Canada Officially Banned Trans Fats And Now Fast Food Will Never Taste The Same
The trans-fats ban not only covers restaurant food but also treats sold in grocery stores.
If you're a lover of fast food and deep fried treats then the new food ban from Health Canada will prove to be disappointing. On Monday, September 17th, trans-fats are to be removed from foods in both grocery stores and restaurants.
While it's not new information that trans fats are bad for your health, the new ban will have the food industry changing in Canada. So what does that means for your favourite late night snacks? Well, it could change them completely.
Trans fats were originally added to foods to help them extend their shelf life and became a replacement to animal fat or lard. Partially hydrogenated oils are the ones with artificial trans fats in them and included margarine, vegetable shortening, and coffee creamer, plus way more.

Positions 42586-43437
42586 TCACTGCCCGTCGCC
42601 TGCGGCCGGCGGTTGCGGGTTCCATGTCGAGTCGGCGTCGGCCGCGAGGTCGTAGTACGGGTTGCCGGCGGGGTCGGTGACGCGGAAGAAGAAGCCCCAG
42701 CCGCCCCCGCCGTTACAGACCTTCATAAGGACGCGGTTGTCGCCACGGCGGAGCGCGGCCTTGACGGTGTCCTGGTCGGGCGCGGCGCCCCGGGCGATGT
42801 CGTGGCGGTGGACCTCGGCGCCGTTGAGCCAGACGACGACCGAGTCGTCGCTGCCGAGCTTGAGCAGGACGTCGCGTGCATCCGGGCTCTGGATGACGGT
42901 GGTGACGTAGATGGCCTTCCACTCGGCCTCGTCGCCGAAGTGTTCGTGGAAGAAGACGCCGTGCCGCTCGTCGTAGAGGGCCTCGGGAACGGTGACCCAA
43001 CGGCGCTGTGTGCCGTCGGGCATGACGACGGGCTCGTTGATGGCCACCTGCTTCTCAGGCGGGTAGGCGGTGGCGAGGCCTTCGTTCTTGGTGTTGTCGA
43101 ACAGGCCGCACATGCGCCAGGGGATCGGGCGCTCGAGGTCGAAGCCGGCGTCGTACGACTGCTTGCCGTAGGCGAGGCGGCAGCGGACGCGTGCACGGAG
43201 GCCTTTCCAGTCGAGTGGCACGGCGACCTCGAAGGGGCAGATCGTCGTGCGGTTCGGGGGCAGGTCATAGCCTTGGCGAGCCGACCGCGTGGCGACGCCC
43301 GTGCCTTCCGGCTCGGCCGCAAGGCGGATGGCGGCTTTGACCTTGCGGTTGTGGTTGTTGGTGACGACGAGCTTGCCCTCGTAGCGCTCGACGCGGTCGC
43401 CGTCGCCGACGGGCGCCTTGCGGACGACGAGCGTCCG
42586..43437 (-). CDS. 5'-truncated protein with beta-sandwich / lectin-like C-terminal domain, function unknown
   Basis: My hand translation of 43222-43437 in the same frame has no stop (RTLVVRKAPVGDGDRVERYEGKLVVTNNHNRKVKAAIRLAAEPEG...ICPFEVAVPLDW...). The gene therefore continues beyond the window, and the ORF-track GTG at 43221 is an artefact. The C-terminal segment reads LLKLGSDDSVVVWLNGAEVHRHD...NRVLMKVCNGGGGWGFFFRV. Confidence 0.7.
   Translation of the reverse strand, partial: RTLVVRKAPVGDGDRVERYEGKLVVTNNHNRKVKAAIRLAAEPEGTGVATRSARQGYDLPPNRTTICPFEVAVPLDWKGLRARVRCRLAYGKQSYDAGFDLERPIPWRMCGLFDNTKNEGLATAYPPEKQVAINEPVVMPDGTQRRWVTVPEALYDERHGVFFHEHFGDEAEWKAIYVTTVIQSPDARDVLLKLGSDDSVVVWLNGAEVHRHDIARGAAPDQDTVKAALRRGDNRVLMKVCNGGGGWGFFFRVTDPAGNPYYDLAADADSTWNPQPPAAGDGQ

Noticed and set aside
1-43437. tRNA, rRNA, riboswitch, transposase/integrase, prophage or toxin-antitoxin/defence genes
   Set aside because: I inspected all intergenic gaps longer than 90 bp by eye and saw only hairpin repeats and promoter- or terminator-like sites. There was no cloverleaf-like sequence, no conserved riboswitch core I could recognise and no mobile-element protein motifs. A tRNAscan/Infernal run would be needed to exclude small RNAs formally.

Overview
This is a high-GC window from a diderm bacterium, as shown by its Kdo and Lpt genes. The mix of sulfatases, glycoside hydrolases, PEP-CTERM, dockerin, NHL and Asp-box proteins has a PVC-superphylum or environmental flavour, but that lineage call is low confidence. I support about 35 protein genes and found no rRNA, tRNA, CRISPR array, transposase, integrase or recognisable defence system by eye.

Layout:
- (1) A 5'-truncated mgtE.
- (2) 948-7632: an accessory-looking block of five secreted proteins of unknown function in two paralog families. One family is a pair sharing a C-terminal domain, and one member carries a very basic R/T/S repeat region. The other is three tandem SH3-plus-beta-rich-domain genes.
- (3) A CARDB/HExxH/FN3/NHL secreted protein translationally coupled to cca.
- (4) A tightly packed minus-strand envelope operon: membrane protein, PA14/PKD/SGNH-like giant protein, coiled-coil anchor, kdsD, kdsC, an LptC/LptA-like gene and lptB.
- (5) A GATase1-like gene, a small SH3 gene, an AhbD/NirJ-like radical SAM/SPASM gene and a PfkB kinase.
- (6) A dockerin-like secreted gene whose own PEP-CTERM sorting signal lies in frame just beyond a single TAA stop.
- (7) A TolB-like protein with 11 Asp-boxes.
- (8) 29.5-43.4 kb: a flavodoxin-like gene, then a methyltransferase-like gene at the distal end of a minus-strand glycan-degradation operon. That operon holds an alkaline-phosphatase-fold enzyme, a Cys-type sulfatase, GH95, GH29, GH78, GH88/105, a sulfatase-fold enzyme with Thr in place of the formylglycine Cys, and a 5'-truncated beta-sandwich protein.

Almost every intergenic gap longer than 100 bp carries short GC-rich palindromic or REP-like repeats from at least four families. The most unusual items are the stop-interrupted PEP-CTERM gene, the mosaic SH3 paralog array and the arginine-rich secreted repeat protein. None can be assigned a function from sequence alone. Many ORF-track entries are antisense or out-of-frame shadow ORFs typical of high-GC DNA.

One year ago the Canadian Health Minister gave the food industry a warning, stating that the ban was coming and they would have a year to figure out alternatives.
As of Monday foods available in restaurants, at the grocery store, and made in Canada will have to be free of trans fat. Meaning deep-fried goodies, like french fries and doughnuts, will have to find new alternatives without losing quality in taste.
Partially hydrogenated oils have now been added to Health Canada's 'List of Contaminants and Other Adulterating Substances' to help Canadians lower their cholesterol.
Food may not be as fatty but we're hoping that the alternative will not only make french fries healthier but equally as tasty too!